And then tied them onto the top bars through the holes using twine. (The video suggested using zip ties but I didn’t have any.) Then we cut part of the frame out , just enough to fill a frame in the top bar hive, and used the hair clips to clamp onto them and hang them in the hive.

The bees seem happy enough on them, and they seem secure. As the bees work, they will seal the comb, hairclip and all, to the top bar until it’s secure. Then we can go back, snip the twine and cut the hairclip free. The bees will fill up the new gaps and it’ll be good as new.

The whole process was a little overwhelming for me. I have a somewhat irrational fear of bees. Getting stung doesn’t bother me that much, but the buzzing around my head or limbs, the potential for them to crawl up my clothes, etc. incites a panic in me. It’s not the pain, it’s all the anxiety leading up to the pain that causes my fear (which in turn fuels itself).

But I still managed to push forward and (three stings later) my friend (a semi-experienced beekeeper) and I got all the bees into the box. I did most of the installation and actual handling of the bees myself.

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Me on the right, brushing the bees into their new home while my friend holds the nuc box.

We did the whole process except closing up the hive at the end without a smoker, only sugar water. The only stings were my own. They did NOT like me taking away the frames to cut them for the new hive, and I got a sting for each of the frames I cut into for my troubles.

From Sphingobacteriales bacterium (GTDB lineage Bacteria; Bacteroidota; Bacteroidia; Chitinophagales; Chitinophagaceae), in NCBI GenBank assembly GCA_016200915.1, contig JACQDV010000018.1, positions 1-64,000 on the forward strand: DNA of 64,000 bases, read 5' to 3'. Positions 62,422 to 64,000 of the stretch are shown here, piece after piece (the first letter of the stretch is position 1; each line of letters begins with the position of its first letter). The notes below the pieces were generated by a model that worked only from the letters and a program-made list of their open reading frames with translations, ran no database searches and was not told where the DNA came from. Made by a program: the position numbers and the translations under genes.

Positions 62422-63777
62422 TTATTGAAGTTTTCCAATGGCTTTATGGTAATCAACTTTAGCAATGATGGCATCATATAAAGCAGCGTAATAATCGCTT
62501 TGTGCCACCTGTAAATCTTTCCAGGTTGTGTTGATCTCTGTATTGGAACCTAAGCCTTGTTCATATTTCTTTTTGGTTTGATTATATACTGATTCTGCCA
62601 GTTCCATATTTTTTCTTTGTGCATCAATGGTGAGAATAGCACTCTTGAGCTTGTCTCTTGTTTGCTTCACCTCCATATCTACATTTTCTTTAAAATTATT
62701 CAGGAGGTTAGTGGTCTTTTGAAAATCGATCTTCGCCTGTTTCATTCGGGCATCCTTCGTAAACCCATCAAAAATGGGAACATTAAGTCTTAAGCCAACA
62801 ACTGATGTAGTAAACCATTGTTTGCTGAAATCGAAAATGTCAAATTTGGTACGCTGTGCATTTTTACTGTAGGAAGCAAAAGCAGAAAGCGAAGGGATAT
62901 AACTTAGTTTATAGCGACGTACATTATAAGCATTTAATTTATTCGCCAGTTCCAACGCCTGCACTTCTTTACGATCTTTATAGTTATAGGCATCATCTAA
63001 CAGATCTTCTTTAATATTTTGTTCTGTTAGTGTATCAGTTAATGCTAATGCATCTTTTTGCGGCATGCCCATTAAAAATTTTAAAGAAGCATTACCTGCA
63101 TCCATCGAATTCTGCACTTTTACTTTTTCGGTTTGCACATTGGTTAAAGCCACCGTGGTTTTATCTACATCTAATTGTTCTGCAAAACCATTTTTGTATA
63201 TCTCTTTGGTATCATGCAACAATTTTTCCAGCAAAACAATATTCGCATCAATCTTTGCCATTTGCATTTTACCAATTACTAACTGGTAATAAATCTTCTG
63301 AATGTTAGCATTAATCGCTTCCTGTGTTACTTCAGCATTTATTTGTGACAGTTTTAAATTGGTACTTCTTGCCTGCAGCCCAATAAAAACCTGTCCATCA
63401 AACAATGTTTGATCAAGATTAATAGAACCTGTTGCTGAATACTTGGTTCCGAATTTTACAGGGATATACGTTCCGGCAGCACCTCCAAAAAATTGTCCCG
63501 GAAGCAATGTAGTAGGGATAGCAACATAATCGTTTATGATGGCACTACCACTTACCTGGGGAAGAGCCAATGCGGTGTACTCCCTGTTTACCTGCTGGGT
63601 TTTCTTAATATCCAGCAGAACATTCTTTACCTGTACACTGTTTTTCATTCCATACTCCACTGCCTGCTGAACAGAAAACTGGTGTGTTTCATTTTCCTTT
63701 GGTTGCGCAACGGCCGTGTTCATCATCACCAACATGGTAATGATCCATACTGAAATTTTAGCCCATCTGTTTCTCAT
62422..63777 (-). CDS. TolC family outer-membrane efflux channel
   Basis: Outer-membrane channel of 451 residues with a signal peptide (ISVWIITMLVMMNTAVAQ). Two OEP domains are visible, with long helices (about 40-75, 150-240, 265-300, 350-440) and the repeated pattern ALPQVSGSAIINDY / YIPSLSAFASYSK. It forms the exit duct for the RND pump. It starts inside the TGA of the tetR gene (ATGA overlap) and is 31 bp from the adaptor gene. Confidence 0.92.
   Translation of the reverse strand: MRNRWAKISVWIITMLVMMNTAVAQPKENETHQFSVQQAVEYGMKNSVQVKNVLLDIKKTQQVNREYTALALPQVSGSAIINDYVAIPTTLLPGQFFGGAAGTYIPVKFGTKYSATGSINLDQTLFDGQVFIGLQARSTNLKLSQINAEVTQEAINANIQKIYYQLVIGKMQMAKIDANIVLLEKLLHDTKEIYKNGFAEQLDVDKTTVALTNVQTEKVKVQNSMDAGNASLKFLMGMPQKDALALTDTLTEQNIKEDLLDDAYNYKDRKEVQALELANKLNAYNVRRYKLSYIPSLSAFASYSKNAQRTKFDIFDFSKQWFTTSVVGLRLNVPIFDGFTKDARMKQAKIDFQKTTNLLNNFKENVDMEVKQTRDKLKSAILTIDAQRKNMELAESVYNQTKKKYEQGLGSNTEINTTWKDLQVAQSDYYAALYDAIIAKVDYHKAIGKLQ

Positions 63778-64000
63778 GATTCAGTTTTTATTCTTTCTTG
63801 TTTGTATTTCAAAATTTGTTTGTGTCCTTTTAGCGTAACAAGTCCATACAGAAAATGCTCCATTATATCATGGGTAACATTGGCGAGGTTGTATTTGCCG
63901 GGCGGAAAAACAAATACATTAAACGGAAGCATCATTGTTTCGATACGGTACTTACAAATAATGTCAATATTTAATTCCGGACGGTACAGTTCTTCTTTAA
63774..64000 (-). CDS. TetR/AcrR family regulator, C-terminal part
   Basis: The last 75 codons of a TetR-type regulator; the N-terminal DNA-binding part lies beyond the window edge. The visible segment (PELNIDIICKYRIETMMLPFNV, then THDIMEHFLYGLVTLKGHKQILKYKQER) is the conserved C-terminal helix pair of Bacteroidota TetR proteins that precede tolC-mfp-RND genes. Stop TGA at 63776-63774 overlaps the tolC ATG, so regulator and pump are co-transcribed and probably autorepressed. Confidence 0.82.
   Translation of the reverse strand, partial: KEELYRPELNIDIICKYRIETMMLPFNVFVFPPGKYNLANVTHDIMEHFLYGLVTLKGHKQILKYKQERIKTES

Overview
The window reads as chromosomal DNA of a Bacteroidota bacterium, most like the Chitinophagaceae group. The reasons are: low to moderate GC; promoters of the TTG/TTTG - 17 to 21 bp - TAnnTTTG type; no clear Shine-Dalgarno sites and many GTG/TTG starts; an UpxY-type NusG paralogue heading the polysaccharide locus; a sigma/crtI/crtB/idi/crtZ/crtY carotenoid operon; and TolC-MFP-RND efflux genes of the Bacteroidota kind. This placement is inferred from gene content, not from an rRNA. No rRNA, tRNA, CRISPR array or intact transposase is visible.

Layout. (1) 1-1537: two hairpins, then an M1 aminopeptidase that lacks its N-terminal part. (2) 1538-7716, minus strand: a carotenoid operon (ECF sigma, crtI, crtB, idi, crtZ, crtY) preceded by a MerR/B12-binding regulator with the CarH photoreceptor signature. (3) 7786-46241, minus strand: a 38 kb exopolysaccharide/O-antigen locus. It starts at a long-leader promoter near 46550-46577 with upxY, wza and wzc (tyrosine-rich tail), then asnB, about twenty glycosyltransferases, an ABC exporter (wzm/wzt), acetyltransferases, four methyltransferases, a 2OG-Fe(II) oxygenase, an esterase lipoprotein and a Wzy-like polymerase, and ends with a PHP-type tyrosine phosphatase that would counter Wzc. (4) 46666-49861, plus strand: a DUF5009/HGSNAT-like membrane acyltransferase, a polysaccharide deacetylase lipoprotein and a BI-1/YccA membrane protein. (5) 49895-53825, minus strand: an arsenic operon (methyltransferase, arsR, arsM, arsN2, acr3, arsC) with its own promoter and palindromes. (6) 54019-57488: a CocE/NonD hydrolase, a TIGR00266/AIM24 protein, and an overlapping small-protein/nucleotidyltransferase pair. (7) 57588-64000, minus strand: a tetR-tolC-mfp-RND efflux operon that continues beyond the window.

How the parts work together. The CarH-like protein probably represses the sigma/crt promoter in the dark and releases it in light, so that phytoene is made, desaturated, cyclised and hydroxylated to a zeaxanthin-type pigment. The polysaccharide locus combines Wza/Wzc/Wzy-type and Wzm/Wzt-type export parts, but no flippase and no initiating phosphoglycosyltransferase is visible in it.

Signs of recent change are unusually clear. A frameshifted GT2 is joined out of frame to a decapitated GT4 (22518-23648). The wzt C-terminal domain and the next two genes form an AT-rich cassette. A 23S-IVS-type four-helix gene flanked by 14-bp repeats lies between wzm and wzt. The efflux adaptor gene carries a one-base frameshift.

Today, they seem comfortable in their new home and have been working hard to clean out the mess of the cut combs. The honey stores left in the comb edges were cut open and set next to the hives for the bees to finish eating at their leisure, and a feeder with 1:1 (by weight) sugar water was hung for them.

This is to give them plenty of nutrients and food while they repair their hive and wait for the fall nectar flow. We’ll get no honey from them this year. This year they need to build their hive, draw out comb, ¬†and grow into a stronger unit. Next year we may be able to take the excess but for this year they will need the food to help them get through the winter.

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And this is where they now live. Happy as a clam. A clam filled with hundreds of stinging death monsters. But it’s not so bad. They seem to like it here. And that’s good.